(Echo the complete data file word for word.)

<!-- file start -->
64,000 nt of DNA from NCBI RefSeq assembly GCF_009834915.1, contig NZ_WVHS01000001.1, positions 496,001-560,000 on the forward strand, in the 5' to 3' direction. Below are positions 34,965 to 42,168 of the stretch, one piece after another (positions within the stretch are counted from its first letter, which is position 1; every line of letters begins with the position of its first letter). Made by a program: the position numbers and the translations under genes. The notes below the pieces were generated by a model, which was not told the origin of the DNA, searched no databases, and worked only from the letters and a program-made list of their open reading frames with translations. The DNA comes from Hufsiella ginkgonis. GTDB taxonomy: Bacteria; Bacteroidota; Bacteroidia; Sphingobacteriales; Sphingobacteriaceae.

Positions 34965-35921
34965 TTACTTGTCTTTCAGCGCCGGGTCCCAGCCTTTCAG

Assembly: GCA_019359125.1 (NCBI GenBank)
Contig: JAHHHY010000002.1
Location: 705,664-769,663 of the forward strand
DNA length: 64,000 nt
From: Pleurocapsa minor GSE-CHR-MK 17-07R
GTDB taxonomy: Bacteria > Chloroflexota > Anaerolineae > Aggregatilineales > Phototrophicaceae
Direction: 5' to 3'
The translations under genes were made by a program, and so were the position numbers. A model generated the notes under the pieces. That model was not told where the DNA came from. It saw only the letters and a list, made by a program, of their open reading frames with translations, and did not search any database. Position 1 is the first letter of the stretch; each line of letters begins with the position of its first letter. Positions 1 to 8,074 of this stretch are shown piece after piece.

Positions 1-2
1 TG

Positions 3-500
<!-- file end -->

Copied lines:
64,000 nt of DNA from NCBI RefSeq assembly GCF_009834915.1, contig NZ_WVHS01000001.1, positions 496,001-560,000 on the forward strand, in the 5' to 3' direction. Below are positions 34,965 to 42,168 of the stretch, one piece after another (positions within the stretch are counted from its first letter, which is position 1; every line of letters begins with the position of its first letter). Made by a program: the position numbers and the translations under genes. The notes below the pieces were generated by a model, which was not told the origin of the DNA, searched no databases, and worked only from the letters and a program-made list of their open reading frames with translations. The DNA comes from Hufsiella ginkgonis. GTDB taxonomy: Bacteria; Bacteroidota; Bacteroidia; Sphingobacteriales; Sphingobacteriaceae.

Positions 34965-35921
34965 TTACTTGTCTTTCAGCGCCGGGTCCCAGCCTTTCAG

Assembly: GCA_019359125.1 (NCBI GenBank)
Contig: JAHHHY010000002.1
Location: 705,664-769,663 of the forward strand
DNA length: 64,000 nt
From: Pleurocapsa minor GSE-CHR-MK 17-07R
GTDB taxonomy: Bacteria > Chloroflexota > Anaerolineae > Aggregatilineales > Phototrophicaceae
Direction: 5' to 3'
The translations under genes were made by a program, and so were the position numbers. A model generated the notes under the pieces. That model was not told where the DNA came from. It saw only the letters and a list, made by a program, of their open reading frames with translations, and did not search any database. Position 1 is the first letter of the stretch; each line of letters begins with the position of its first letter. Positions 1 to 8,074 of this stretch are shown piece after piece.

Positions 1-2
1 TG

Positions 3-500